I was far more acutely aware of our vulnerability as human beings than I ever have been walking through one of those tight, dark corridors of steel and plywood that get erected around Manhattan construction areas, in the middle of the night.

The comfort, quiet, and psychic distance that people crave from suburbia also creates this sort of inherent danger alongside its persistent ennui. We sit and believe that nothing happens, yet there is so much that might happen that we never know about. In the silence and the shadows, what if things were moving?

I’ve always been a fan of Urban Fantasy.

And I fully understand why it is so focused on cities. Cities are cosmopolitan, they don’t sleep, they’re vast, they’re shadowy, and they’ve long held this reputation for being dangerous and corrupting. Yet, nothing terrifies me more than the beast that lurks among us. Nothing strikes me as more interesting as the willingness of people to look the other way if their property values remain the same. What happens when the peace of suburbia is discovered to be tainted?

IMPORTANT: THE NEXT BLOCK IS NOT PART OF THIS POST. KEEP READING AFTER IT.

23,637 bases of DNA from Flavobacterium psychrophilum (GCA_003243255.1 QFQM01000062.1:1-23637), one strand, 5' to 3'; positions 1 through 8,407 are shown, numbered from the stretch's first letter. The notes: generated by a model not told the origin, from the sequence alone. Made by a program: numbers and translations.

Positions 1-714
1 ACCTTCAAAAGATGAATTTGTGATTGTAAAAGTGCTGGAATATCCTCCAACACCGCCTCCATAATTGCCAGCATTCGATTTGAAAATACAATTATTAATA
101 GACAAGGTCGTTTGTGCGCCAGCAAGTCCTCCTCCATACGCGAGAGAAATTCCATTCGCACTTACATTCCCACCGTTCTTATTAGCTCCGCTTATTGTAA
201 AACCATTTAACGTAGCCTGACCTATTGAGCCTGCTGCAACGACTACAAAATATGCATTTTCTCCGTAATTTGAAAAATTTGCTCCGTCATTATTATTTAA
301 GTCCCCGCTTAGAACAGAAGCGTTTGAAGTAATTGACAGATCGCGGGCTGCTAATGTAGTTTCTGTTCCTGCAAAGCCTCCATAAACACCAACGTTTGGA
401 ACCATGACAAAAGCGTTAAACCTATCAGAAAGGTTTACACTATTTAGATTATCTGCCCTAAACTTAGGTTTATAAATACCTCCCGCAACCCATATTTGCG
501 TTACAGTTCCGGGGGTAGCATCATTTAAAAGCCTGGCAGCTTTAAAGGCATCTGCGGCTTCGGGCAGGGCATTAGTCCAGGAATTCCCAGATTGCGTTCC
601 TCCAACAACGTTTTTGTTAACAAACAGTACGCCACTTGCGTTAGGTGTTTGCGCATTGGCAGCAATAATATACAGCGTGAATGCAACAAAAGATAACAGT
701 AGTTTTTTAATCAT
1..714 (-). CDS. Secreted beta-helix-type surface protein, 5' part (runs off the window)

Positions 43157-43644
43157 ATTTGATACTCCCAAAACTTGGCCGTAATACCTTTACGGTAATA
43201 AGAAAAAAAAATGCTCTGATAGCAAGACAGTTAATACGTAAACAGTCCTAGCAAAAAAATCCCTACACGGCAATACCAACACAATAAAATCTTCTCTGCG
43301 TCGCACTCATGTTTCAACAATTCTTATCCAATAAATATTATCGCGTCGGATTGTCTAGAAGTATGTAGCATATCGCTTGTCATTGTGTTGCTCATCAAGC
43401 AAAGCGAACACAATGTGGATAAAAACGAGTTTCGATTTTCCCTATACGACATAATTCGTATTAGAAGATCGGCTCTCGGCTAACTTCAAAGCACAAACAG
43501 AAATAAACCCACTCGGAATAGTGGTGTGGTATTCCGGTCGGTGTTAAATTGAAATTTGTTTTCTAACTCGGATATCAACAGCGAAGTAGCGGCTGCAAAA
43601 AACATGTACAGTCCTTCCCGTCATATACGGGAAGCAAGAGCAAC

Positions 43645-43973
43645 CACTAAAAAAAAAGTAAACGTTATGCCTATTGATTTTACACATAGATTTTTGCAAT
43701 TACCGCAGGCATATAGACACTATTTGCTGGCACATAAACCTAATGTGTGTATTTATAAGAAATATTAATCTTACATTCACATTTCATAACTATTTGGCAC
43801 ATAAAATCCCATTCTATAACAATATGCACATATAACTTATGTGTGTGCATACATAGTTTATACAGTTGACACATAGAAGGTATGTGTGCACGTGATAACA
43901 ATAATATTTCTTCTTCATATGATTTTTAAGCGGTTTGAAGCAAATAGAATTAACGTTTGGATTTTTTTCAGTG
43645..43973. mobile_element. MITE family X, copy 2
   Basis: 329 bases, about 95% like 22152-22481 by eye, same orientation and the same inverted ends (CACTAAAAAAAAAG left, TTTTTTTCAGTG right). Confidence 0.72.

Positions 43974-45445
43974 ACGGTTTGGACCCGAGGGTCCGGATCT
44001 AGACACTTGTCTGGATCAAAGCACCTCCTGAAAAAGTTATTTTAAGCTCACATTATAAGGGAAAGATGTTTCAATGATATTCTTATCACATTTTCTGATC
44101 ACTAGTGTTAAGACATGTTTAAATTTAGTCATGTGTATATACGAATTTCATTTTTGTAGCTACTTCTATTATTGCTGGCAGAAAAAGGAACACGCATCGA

These sorts of questions have driven some interesting works, like Buffy the Vampire Slayer, and (not fantasy but certainly driven by suburban questions) Breaking Bad.

They are also questions that have been haunting me for some time.

What I’m trying to get to, in a very very roundabout way, is that I’m starting work on a new novel. Work on the previous endeavor ground to a halt, and even though I have it just so in my head when I was some 40,000 words into it, I came to realize that it can’t be just so. It must be so. If that makes any sense to anyone.

So instead, I’m turning my focus toward this (sub)urban fantasy piece that’s been bubbling in my brain for…quite some time. I’m going to hush up on the details beyond the little spurt I dropped before and the things I’m thinking about in this little diddy. If all goes well, I hope to return (and maybe finish?) the other novel idea by the end of the year. That novel by the way, since I was so exceedingly hush-hush about it the last time, has the working title of, “Oh Elisgia!”

This…well, this humorously has never picked up a title in all the time I’ve spent thinking on it on-and-off. Hopefully, while working on it a title will reveal itself.

*: I can’t remember what this is in the original Japanese. The cultural reference was changed out in the phenomenal English dub, and it’s been too long since I watched it subbed.